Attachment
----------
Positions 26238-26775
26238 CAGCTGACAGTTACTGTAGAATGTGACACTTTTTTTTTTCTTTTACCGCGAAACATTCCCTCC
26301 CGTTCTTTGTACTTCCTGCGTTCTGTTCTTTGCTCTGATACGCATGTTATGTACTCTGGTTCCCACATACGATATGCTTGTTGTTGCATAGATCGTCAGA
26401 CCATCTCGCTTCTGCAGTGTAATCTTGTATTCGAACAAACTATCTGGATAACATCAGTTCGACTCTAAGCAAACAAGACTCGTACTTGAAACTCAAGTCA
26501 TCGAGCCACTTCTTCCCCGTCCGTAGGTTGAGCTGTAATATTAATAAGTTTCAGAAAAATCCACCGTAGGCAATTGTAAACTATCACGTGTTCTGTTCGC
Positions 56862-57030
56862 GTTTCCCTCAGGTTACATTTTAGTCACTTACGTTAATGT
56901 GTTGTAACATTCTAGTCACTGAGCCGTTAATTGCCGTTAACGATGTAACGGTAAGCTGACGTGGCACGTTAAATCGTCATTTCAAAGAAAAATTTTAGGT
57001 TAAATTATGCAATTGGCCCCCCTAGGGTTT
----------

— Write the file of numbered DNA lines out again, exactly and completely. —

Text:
Positions 26238-26775
26238 CAGCTGACAGTTACTGTAGAATGTGACACTTTTTTTTTTCTTTTACCGCGAAACATTCCCTCC
26301 CGTTCTTTGTACTTCCTGCGTTCTGTTCTTTGCTCTGATACGCATGTTATGTACTCTGGTTCCCACATACGATATGCTTGTTGTTGCATAGATCGTCAGA
26401 CCATCTCGCTTCTGCAGTGTAATCTTGTATTCGAACAAACTATCTGGATAACATCAGTTCGACTCTAAGCAAACAAGACTCGTACTTGAAACTCAAGTCA
26501 TCGAGCCACTTCTTCCCCGTCCGTAGGTTGAGCTGTAATATTAATAAGTTTCAGAAAAATCCACCGTAGGCAATTGTAAACTATCACGTGTTCTGTTCGC
Positions 56862-57030
56862 GTTTCCCTCAGGTTACATTTTAGTCACTTACGTTAATGT
56901 GTTGTAACATTCTAGTCACTGAGCCGTTAATTGCCGTTAACGATGTAACGGTAAGCTGACGTGGCACGTTAAATCGTCATTTCAAAGAAAAATTTTAGGT
57001 TAAATTATGCAATTGGCCCCCCTAGGGTTT